Since Helen Clark is in the race for the next Secretary-General of the United Nations, everyone talks about gender equality at the UN (and international organizations more generally). The UN is certainly one of the places in the world where the discrepancy between the discourse of equality and its reality of gender and race based marginalization is absurd. Indeed, it needs a white woman from a high-income OECD country to make a female UN Secretary General imaginable. In 2016, the UN is still far, far away from what has become possible at the British National Student Union, namely the election of dark skinned woman of ‘Muslim’ origin (inverted commas as the category ‘Muslim’ is a really silly rubbish bin category to squeez all those people in who have not been to Brownies). Helen Clark’s female competitors (Irina Bokova from Bulgaria, Susana Malcorra from Argentina, Maria Angela Holguin from Colomba) have received much less attention from Western media even though their track record as workers for humanity is at least as good as Clark’s if not better; one wonders why…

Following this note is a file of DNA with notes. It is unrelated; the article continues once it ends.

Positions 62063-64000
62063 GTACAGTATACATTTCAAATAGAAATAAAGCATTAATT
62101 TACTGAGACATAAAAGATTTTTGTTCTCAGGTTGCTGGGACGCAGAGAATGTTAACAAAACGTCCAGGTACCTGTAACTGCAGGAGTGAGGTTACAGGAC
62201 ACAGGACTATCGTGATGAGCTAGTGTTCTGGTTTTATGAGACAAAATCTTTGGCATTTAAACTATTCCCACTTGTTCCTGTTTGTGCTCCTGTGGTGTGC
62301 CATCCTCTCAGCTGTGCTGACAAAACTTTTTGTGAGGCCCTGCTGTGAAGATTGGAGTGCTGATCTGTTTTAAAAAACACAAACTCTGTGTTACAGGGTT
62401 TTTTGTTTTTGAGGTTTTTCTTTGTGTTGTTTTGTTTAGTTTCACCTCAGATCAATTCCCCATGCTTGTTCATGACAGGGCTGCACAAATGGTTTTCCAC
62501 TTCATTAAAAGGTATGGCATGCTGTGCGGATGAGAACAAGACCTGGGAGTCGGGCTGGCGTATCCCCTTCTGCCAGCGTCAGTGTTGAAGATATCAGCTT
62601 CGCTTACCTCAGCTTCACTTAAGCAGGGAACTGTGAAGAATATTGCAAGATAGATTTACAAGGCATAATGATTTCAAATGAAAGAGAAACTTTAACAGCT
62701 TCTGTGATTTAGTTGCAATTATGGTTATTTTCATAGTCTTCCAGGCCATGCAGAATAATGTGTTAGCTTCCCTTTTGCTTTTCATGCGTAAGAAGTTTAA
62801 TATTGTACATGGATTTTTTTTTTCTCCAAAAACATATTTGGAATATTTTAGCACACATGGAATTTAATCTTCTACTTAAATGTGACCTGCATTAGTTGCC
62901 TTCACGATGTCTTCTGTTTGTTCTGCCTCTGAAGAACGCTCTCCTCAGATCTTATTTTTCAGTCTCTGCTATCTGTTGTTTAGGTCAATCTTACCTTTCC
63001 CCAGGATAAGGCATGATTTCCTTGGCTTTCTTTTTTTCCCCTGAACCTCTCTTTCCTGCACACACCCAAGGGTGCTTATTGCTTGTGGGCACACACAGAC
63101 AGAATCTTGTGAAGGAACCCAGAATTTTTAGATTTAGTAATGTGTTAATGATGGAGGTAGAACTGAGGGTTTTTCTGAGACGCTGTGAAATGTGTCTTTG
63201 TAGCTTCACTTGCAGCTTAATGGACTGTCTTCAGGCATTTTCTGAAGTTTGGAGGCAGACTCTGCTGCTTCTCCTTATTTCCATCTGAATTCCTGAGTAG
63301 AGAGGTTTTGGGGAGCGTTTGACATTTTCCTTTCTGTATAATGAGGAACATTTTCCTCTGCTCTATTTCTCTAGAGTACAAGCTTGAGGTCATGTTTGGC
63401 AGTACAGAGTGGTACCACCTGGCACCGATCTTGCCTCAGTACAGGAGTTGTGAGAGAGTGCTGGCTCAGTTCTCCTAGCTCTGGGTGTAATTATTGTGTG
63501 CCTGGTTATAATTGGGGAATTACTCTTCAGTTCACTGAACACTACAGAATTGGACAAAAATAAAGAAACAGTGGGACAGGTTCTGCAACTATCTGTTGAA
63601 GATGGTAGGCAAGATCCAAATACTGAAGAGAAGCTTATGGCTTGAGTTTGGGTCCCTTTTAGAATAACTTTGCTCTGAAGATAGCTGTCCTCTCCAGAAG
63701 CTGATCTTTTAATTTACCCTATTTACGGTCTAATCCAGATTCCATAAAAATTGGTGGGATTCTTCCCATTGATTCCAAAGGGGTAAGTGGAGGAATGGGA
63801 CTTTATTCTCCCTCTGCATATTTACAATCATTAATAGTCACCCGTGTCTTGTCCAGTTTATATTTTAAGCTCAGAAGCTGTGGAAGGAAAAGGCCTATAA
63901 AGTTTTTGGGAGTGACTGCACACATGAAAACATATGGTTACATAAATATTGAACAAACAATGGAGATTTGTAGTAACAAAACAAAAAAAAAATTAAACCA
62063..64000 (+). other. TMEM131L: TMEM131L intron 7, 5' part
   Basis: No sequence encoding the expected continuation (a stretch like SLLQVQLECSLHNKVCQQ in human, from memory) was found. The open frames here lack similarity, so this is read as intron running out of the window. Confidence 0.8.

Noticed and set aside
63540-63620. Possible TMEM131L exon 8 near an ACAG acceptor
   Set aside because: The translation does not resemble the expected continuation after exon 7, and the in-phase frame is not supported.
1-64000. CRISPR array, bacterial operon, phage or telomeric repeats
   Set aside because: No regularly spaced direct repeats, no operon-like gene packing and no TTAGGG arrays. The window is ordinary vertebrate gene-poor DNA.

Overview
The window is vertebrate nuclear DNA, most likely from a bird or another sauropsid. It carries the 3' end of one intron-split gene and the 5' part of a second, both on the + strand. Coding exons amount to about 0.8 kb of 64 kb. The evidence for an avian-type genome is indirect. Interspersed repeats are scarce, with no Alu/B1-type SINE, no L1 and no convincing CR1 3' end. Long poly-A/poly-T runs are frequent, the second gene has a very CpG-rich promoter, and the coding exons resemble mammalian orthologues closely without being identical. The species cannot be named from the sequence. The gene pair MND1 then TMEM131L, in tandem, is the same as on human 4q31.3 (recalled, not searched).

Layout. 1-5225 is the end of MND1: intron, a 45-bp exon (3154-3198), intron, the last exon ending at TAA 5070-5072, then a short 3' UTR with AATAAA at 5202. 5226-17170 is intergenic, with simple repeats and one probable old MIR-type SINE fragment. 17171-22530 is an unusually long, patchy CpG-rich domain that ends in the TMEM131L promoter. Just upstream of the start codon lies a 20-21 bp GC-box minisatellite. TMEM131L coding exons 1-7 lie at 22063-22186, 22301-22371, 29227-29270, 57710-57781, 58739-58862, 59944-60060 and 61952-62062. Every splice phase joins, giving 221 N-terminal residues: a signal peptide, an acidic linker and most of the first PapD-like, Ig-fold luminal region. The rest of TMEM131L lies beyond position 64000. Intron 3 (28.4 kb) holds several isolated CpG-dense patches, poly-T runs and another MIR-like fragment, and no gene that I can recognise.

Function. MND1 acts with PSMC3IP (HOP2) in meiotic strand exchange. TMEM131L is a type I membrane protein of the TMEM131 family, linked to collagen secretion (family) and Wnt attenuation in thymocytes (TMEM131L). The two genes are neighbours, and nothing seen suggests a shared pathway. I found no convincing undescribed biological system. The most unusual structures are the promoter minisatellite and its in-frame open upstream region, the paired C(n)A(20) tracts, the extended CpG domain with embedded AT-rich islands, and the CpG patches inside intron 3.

Apart from the fact that she is from a rich country, one reason Helen Clark is so spoilt by many Western media is that she is considered to be able to promote women’s issues and equality at the UN. She herself plays the women card very loudly in her campaign by claiming that women are a force of peace or that by giving TED talks about women and leadership. She emphasises how much she has done herself to promote women in government while she was New Zealand’s prime minister and chair of the World Council of Women Leaders.
But being a woman and woman senior leader does not automatically lead to greater gender equality in an organization. The UN is a particularly stubborn place when it comes to the promotion of women. This article on the opendemocracy website has some really uncomfortable charts to show this. As the article says: “At the current rate of increase [of women in senior positions] during the current Secretary General’s tenure—from 20 percent in 2007 to 22 percent in 2015—it would take another 112 years to reach 50/50 gender parity in the UN’s senior leadership.”
In peace missions, however, the share of women has noticeably risen. In 2006, not one single mission was led by a woman. Today, the UN misisons in Haiti (Sandra Honoré), Lebanon (Sigrid Kaag), Côte d’Ivoire (Aïchatou Mindaoudou), South Sudan (Margaret Løj) and Burundi (Karen Lindgren) are headed by women. Before this there had been only one mission that had been led by a woman, the first UN peace mission in Angola under Margaret Joan Anstee (a vivid account can be found in her memoirs and Marrack Goulding’s).